I study and teach 20th and 21st century African literature-in-English and African American literature. My other research and teaching interests include literary experimentalism, African cinema, African Studies, and Black Diaspora Studies.
My dissertation is titled "Uses of the Eccentric: Reading the Political in African and African American Experimental Writing." In it, I show how experimental works by Bessie Head, Carlene Hatcher Polite, Dambudzo Marechera, and Renee Gladman challenge readings of Black-authored literature that fixate on references to popular political issues and, as a result, narrow the perception of what can be said to be political about this literature. The dissertation contributes to recently revived conversations within African and African American cultural studies, and within U.S. English-language literary studies, about the relationship between art and politics.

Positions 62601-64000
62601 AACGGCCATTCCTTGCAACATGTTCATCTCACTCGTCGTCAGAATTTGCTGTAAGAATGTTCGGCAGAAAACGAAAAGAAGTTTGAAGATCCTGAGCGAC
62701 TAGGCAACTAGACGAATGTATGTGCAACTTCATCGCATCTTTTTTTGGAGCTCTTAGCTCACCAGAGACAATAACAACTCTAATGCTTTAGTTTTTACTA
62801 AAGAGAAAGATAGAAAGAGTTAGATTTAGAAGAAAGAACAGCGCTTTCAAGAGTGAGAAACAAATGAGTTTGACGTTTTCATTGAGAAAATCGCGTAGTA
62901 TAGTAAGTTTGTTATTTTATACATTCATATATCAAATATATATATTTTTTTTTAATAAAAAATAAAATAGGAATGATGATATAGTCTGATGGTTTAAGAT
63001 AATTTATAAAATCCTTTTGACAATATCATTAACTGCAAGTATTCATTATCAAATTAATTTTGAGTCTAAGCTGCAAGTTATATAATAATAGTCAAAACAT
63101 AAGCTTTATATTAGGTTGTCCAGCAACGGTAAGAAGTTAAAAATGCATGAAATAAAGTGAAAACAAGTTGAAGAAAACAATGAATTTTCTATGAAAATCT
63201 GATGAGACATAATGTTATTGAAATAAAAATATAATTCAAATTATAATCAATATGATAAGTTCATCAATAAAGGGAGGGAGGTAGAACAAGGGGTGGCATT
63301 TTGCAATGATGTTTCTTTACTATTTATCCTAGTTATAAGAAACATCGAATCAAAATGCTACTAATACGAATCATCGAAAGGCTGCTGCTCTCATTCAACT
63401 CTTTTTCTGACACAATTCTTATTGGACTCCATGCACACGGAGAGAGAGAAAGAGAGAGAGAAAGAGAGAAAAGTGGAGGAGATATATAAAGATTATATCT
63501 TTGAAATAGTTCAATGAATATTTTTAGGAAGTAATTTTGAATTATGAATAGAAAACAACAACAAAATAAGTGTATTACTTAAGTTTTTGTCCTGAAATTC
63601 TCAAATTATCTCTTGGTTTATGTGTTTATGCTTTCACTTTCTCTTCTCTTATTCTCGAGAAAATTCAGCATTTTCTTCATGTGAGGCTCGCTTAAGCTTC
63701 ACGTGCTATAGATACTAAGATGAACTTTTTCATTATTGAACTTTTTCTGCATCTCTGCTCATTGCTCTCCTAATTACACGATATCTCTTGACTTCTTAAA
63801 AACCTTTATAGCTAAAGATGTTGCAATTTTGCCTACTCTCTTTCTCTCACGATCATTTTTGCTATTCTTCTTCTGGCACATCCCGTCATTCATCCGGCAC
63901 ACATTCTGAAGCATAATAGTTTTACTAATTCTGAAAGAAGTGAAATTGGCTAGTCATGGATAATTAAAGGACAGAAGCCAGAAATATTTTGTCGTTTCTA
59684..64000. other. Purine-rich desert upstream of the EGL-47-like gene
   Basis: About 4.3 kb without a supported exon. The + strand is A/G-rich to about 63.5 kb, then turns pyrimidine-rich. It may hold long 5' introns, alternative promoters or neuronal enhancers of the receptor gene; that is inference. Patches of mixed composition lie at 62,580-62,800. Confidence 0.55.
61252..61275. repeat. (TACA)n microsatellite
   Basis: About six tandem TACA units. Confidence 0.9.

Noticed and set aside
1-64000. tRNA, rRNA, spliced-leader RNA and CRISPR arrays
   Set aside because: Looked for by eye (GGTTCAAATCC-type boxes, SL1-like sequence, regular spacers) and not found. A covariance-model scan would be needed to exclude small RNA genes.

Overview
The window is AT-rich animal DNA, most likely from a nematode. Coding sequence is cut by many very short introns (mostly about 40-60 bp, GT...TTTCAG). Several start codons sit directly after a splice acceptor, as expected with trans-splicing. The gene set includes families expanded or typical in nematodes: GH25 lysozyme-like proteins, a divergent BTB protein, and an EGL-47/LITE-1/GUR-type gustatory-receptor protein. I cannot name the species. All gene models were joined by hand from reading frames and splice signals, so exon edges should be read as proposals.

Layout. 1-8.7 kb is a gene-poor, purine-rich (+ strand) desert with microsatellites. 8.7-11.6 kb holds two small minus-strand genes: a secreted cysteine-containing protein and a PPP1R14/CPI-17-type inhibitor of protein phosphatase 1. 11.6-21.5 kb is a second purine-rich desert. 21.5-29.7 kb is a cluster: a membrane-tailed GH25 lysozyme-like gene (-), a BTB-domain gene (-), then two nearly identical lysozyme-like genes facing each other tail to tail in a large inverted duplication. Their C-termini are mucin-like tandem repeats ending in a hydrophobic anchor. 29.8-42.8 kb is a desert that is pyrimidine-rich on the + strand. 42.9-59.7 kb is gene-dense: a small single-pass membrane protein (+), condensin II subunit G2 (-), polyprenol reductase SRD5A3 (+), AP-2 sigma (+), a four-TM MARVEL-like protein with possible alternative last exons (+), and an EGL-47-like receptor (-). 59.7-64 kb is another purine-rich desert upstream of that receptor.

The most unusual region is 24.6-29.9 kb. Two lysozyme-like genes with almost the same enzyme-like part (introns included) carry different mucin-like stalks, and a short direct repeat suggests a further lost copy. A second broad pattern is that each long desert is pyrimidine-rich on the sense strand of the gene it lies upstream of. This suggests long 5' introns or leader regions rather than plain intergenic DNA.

Before coming to Penn, I received a B.A. in English from Indiana University, Bloomington, and an M.St. in World Literatures in English from the University of Oxford, where I was an Ertegun Scholar.
My writing has been published in the Cambridge Journal of Postcolonial Literary Inquiry and is forthcoming in Meridians: feminism, race, transnationalism.